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Medieval Tactics: Zombie Wars Concept

February 2, 2012 2 comments

I realized recently that I haven’t actually explained the concept for my game yet, so here goes.

Game Mechanics
Medieval Tactics is going to be a turn-based strategy (TBS) game, similar to Advance Wars. Each turn you can move and attack with each of your units.

Every unit will have statistics based on its unit type and every unit of that type will be identical. This is in contrast to most fantasy TBS games in which each unit is unique. I thought this would allow for better tactical decisions, because once you learn how to use a unit type you know how to use all units of that type. This also simplifies the balancing because I know exactly what each unit will be able to do.

Each map will probably have a specific set of units available to it. I’ve considered adding the ability to purchase units at the beginning of each map to add more strategy to it, but if I don’t have time then it won’t be added. At the end of each level, player’s will receive a grade or score based on the number and health of units remaining. This will be used to generate a cumulative score that will either unlock future levels or provide a bonus in the final level.

Units
So far I’ve decided on 14-15 units to include in the game. This should be large enough to provide a learning curve and diversity of map types, but small enough to allow easy balancing.

Good Units
Spearman
-High defense
-Average attack and armor
-Average movement

Swordsman
-High attack
-Average defense and armor
-Average movement

Archer
-Average, medium-ranged attack
-Low defense and armor
-Average movement with ability to move and fire

Hammerer
-Very high attack
-Low defense and armor
-Average or high movement depending on balancing

Lancer
-High attack
-Low defense
-Average armor
-Very high movement

Knight
-Very high attack
-High defense and armor
-High movement

Catapult
-Very high attack with large range
-Average armor
-No defense
-Low movement and can’t move and fire same turn

Cleric
-Low attack, defense and armor
-Ability to heal allied units
-Average movement

Enemy Units
Note: Most zombie units will have an ability that fully heals them whenever they destroy a unit. Zombies would be able to turn units into zombies to replenish their numbers.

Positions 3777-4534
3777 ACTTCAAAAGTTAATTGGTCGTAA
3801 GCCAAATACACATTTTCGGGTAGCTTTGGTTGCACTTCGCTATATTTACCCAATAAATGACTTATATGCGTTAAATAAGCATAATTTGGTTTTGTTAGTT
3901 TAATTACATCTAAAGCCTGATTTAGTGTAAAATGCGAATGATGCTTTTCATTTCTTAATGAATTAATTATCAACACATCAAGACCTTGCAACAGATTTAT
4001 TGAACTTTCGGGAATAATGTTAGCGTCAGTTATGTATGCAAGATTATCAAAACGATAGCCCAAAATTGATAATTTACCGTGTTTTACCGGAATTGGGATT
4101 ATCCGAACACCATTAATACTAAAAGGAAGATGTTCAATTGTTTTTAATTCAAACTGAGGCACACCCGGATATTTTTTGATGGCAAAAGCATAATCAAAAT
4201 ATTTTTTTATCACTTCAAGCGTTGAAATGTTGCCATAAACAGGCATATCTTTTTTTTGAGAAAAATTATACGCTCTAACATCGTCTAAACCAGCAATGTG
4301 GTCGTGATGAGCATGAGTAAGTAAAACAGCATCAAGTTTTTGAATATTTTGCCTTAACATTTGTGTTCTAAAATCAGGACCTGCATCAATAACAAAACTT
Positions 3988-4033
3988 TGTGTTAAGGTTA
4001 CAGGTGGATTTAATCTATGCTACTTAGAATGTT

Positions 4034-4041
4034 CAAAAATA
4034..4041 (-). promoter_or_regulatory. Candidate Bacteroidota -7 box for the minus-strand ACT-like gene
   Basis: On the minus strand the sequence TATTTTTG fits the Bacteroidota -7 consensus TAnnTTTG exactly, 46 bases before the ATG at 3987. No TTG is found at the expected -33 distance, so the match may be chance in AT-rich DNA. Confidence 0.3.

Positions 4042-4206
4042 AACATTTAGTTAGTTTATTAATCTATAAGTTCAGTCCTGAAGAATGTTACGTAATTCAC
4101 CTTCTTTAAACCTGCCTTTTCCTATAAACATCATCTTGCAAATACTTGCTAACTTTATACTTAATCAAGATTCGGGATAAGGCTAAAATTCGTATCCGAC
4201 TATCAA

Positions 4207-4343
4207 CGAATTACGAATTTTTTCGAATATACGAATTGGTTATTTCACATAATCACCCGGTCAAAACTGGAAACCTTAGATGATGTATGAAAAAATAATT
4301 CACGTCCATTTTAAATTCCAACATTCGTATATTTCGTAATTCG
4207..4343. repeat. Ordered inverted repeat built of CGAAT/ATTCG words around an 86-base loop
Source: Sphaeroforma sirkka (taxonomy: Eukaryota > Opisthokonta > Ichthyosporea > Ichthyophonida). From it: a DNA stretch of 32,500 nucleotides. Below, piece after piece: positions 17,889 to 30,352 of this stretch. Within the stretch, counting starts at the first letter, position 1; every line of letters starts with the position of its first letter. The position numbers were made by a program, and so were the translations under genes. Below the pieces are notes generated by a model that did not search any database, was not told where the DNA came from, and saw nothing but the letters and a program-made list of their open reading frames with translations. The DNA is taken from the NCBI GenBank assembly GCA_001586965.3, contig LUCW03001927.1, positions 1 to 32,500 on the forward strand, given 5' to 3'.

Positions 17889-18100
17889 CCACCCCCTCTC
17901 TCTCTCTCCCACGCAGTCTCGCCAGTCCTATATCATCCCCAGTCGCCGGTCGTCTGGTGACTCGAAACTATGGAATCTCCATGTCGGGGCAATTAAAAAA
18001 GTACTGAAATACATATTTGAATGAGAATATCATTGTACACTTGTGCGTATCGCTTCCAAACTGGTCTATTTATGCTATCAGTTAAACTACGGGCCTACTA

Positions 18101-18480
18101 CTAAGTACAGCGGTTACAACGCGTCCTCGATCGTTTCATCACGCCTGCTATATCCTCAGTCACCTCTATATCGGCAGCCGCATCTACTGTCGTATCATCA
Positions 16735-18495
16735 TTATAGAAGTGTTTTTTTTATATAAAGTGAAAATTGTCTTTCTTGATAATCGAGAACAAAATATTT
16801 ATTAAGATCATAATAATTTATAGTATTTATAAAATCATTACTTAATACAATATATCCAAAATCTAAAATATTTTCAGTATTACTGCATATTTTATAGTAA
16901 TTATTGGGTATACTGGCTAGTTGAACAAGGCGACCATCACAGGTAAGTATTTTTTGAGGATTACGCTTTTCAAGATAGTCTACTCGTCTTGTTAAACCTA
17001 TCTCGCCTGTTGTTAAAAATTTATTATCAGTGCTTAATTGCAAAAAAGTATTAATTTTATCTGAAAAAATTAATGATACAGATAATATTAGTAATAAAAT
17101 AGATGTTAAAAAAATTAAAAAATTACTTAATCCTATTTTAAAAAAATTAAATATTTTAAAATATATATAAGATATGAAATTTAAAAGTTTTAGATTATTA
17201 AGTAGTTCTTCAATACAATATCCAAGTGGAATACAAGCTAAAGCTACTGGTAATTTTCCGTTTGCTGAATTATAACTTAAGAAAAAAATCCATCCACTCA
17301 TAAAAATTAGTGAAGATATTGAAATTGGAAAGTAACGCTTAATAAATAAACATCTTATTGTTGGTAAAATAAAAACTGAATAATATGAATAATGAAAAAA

Zombie
-Average attack
-Average defense and armor
-Average movement

Zombie Archer
-Average, medium-ranged attack
-Low defense and armor
-Average movement with ability to move and fire

Explosive Zombie
-Very high attack no matter what unit’s health is
-Low defense and armor
-Average movement

Hulking Zombie
-Very high attack
-Average defense
-High armor
-Low movement

Vultures
-Average attack
-Average defense and armor
-Very high movement with ability to cross all terrain

Necromancer
-Very high attack (Or maybe ability to ignore armor)
-High defense
-Average armor
-High movement
-Ability to turn any unit it defeats into a new zombie unit

Level plans
I’m aiming to create around 20 levels for the game, depending on how long it takes to complete each level. Overall I hope the game takes a couple hours to complete and hopefully the ability to get a bonus on the last mission will encourage people to replay levels to get a high score.

Control scheme
I was originally planning on making the game completely playable with either keyboard or mouse, but I’m thinking that optimizing it for mouse will make for a better playing experience. While I prefer using keyboard controls for games, I don’t think I can easily optimize a strategy game for keyboard controls.

I also think that mouse controls are just more intuitive, i.e. click this unit, click there to move it, click the enemy to attack. Keyboard controls would be more like, let’s see, press ‘n’ to go to the next unit, press ‘m’ to move, scroll over to the target square with arrow keys, press ‘m’ to move to that square, press ‘a’ to attack, scroll over to target unit with arrow keys, press ‘a’ again to attack that unit.

Final Thoughts
There are a couple additional mechanics I’d like to include, such as wizards with spells, water-based units and an alternate campaign. I don’t think any of these are going to make it into the first version of the game. I’ll reserve them for sequels.

Any thing you’d like to see in the game that I’m not including? Let me know in the comments.